Veinings, leafage, fibres clear and fine, Only grew and waved its wild sweet And the fern's life lay in every line! way,
So, I think, God hides some souls away No one came to note it day by day. Sweetly to surprise us the last day.
172 Beat on, proud billows; Boreas, blow. 39
Bezone dull care..
Beneath an Indian palm a girl
Beneath the moonlight and the snow
Break, break, break...
Busk ye, busk ye, my bonny bonny bride
306 By the tlow of the inland river............ 326
Can angel spirits need repose.
283 Clear, placid Leman! thy contrasted lake. 126
Close beside the meeting waters
Close his eyes; his work is done!.
Come into the garden, Maud..
Comes somethinx down with eventide. 258
Come to me, dearest, I'm lonely without
Come with a smile, when come thou must. 313
83 Cooper, whose name is with his country's
Could ye come back to mne, Douglas, Doug-
Day-stars! that ope your eyes with morn,
Dear friend of old, whom memory links.... 319
Dear Friend! whose presence in the house 218
Dim as the borrowed beams of moon and
Do not cheat thy heart, and tell her..
Down below, the wild November whist-
Drawn out, like lingering bees, to share..
319 Earl Gawain wooedd the Lady Barhara.. 204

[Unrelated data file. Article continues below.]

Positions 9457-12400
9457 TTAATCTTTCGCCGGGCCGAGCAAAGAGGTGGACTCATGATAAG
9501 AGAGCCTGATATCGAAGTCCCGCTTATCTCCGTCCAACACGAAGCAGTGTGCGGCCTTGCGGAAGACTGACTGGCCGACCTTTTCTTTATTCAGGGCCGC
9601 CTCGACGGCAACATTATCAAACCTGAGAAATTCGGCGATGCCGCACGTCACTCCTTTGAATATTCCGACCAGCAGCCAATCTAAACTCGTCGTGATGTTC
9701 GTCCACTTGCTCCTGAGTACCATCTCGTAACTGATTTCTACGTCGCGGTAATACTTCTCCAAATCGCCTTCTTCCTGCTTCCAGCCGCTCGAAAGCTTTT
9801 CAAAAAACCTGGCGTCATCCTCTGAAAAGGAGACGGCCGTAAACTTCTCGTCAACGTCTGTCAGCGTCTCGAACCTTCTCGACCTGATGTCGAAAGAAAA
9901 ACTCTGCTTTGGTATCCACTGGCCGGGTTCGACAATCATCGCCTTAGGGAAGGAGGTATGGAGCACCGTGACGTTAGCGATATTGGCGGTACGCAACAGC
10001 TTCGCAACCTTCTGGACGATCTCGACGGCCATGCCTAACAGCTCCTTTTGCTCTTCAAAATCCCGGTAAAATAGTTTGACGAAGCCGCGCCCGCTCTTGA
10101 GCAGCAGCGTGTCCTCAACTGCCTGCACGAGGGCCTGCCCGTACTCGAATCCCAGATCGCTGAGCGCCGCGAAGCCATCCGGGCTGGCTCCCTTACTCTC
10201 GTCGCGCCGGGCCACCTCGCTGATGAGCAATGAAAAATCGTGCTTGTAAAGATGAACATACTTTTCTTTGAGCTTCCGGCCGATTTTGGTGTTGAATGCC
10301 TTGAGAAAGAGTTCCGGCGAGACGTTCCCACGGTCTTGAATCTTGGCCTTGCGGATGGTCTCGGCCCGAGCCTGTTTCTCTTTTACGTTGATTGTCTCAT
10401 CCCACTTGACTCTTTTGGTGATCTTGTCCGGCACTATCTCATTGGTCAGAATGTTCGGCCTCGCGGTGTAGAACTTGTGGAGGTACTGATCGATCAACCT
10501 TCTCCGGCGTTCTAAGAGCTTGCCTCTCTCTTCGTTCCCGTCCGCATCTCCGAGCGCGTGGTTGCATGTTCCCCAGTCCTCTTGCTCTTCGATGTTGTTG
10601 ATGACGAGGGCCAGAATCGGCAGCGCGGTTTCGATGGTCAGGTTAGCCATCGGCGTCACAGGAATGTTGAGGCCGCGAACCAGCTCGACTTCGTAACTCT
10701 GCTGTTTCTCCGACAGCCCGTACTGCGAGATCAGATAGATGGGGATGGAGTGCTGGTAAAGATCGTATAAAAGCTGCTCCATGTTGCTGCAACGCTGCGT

Fair Daffodils, we weep to see
20 How soon hath Time, the subtle thief of
48 How sweet it were, if without feeble fright 144
146 How sweet the harmonies of afternoon! 340
316 I am content, I do not care.....
210 I, country-born an' bred, know where to
21 I do not own an inch of land..
146 If all the world and love were young.
16 If aught of oaten stop or pastoral song...
If love were what the rose is..
the soldiers cried. 263 I found a fellow-worker when I deemed I
89 If stores of dry and learned lore we gain 1.56
71 If with light head erect I sing.
102 I have been out to-day in field and woud.. 236
5 I have had playmates, I have had compan-
79 I know not how to comfort thee
I know not if or dark or bright
109 I loved him not; and yet, now he is gone. 137
221 I love to wander through the woodlands
106 In Athens, when all learning centred there 326
319 I saw a man, by some accounted wise.. 321
I saw two clouds at morning
117 It is a place where poets crowned inay feel
the heart's decaying...
13 It is not growing like a tree.
INDEX OF FIRST LINES.
It lies around us like a cloud
248 ! No stir in the air, no stir in the sea........ 117
290 Not a drum was heard, not a funeral note. 152
67 No! Time, thou shalt not boast that I do
99 Not yet, the flowers are in my path.. 234
321 0, ask not, hope thou not, too much. 154
O fair and stately maid, whose eyes. 199
78 Of all amusements for the mind.
Of this fair volume which we World do
269 O happiness! our being's end and aim :. 48
50 O, heard ye yon pibroch sound sad in the
O Lady, leave thy silken thread
228 | 0, Lady Mary Ann looked o'er the castle
242 O lull me, lull me, charming air.
113 Once this soft turf, this rivulet's sands.... 159
O Saviour! whose mercy, severe in its kind-
320 O, sweet and fair! O, rich and rare! 274
Out of the clover and blue-eyedi grass.. 316
15 Over the mountain wave, see where they
O, weel may the boatie row..
226 C,why should the spirit of mortal be proud: 149